How Increasing Retirement Saving Could Give America More Balanced Trade

Here is a link to my 62d column on Quartz, “The TPP would be great for America if Americans had been saving for retirement.”

“TPP” stands for the “Trans-Pacific Partnership,” the free trade deal currently very much in the news. The working title for this column was “Free Trade; Balanced Trade.” I tried to reflect that and to more accurately reflect my views in the title of this post. In taking the screen shot, I consciously cut off the kicker “Whoops” at the top of the column on Quartz, since I tend to think most free trade deals are a good idea in any case. But I think they would be a better deal if we had more balanced trade–something that is possible with a surprisingly simple and interesting policy change.

In the column, I write: 

Using back-of-the-envelope calculations based on the effects estimated in this research, they agreed that requiring all firms to automatically enroll all employees in a 401(k) with a default contribution rate of 8% could increase the national saving rate on the order of 2 or 3 percent of GDP.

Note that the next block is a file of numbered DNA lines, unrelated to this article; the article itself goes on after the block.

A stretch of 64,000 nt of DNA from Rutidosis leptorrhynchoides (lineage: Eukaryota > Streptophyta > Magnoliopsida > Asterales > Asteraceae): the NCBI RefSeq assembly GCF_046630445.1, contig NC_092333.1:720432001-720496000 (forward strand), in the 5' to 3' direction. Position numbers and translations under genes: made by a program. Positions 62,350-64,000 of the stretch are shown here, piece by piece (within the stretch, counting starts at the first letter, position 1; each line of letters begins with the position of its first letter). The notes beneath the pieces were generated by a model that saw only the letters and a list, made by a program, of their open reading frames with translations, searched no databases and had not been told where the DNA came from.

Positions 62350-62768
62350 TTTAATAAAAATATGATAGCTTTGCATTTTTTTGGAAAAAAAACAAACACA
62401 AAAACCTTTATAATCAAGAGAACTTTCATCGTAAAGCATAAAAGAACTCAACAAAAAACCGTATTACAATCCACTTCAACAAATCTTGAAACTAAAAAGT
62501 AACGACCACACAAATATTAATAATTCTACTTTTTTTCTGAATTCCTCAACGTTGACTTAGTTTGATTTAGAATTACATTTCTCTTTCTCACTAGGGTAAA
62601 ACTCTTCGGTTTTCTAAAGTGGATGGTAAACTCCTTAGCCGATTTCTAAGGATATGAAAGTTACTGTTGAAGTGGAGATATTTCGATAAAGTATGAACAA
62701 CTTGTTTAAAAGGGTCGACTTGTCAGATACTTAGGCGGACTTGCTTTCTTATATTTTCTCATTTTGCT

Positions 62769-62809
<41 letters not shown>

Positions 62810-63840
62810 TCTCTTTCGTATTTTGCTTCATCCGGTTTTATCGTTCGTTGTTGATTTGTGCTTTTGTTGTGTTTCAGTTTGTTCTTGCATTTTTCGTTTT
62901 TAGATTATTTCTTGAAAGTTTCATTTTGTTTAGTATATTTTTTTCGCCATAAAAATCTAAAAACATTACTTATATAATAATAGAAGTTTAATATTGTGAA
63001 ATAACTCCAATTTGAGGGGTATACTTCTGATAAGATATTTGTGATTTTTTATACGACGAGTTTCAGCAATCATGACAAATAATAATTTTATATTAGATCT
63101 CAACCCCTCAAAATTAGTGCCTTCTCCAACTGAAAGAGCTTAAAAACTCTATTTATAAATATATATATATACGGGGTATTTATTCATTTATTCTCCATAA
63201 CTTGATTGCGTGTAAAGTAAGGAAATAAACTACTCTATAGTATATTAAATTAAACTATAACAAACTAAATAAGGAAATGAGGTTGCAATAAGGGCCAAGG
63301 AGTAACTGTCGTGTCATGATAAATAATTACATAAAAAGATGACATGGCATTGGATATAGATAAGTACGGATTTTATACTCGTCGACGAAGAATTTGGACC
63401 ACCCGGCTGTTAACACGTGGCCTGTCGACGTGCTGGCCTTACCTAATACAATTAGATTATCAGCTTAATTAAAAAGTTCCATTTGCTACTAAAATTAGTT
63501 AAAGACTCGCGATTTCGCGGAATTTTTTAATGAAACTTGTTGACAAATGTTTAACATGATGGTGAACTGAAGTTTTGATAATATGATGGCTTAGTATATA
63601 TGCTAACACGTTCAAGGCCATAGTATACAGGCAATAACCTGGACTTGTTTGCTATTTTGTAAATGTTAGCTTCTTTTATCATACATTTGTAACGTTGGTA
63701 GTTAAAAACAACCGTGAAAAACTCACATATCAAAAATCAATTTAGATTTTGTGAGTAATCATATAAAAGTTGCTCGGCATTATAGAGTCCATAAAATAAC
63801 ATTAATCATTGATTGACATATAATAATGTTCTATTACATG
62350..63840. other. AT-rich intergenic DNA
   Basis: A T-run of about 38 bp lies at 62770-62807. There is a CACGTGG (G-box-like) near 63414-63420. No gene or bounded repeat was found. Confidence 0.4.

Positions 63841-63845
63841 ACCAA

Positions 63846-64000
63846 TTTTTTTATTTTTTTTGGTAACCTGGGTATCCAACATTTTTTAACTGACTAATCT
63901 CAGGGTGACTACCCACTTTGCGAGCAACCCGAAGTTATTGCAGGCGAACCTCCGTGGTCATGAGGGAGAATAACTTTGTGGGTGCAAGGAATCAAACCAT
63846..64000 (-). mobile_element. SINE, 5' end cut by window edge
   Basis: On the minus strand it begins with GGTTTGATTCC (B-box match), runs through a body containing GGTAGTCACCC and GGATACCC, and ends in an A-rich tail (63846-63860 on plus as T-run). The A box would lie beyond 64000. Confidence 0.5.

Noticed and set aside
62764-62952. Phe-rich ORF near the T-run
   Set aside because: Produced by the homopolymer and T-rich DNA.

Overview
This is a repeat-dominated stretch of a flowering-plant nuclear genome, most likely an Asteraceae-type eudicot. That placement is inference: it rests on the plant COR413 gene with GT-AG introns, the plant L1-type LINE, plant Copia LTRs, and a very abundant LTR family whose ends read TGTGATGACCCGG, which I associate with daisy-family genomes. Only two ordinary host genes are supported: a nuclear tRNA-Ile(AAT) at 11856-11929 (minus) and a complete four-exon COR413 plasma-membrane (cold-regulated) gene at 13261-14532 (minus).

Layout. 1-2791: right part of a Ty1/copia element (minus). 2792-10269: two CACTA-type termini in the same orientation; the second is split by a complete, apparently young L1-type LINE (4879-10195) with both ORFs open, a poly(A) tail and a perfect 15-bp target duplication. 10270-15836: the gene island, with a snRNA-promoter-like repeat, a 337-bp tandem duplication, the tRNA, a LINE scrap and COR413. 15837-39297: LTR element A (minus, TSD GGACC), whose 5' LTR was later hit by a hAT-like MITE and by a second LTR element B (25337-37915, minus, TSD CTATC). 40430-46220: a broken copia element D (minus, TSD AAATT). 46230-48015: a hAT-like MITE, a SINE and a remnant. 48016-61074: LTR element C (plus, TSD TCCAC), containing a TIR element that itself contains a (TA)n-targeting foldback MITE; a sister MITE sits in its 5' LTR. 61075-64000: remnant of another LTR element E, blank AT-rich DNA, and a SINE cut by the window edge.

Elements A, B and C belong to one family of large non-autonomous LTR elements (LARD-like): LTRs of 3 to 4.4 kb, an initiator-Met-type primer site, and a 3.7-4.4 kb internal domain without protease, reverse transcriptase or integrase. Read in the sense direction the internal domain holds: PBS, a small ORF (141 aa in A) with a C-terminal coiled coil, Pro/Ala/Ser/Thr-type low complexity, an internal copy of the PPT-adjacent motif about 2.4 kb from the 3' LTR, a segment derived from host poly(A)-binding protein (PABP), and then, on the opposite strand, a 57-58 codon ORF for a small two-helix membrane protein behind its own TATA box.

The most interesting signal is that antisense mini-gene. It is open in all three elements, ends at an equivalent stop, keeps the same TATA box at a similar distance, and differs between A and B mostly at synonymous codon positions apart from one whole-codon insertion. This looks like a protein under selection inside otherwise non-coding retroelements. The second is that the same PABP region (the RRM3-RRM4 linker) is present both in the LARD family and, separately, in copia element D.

Here is a rough idea of the kind of simple calculation that could back that claim up:

  • Suppose current 401(k)’s give only one-quarter or less of the amount of saving if everyone had an 8% contribution rate–partly because many people aren’t covered at all. Then if no one opted out, the new regulation would add 6% to saving as a fraction of labor income. Multiply that by 2/3 for labor’s share, that is 4% more of GDP if no one opted out. Then the opt-out assumption is that 25% to 50% of people opt out.